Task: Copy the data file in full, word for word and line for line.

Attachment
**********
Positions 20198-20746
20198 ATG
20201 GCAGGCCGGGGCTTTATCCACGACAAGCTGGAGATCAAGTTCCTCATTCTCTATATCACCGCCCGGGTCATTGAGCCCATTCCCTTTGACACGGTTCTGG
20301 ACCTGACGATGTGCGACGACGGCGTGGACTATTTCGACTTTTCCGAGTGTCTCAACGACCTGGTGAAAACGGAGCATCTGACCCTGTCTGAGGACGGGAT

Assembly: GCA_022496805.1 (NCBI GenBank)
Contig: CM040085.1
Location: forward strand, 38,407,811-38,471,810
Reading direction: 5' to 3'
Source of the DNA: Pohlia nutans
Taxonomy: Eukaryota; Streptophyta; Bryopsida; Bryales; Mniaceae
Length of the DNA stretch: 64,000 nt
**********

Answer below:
Positions 20198-20746
20198 ATG
20201 GCAGGCCGGGGCTTTATCCACGACAAGCTGGAGATCAAGTTCCTCATTCTCTATATCACCGCCCGGGTCATTGAGCCCATTCCCTTTGACACGGTTCTGG
20301 ACCTGACGATGTGCGACGACGGCGTGGACTATTTCGACTTTTCCGAGTGTCTCAACGACCTGGTGAAAACGGAGCATCTGACCCTGTCTGAGGACGGGAT

Assembly: GCA_022496805.1 (NCBI GenBank)
Contig: CM040085.1
Location: forward strand, 38,407,811-38,471,810
Reading direction: 5' to 3'
Source of the DNA: Pohlia nutans
Taxonomy: Eukaryota; Streptophyta; Bryopsida; Bryales; Mniaceae
Length of the DNA stretch: 64,000 nt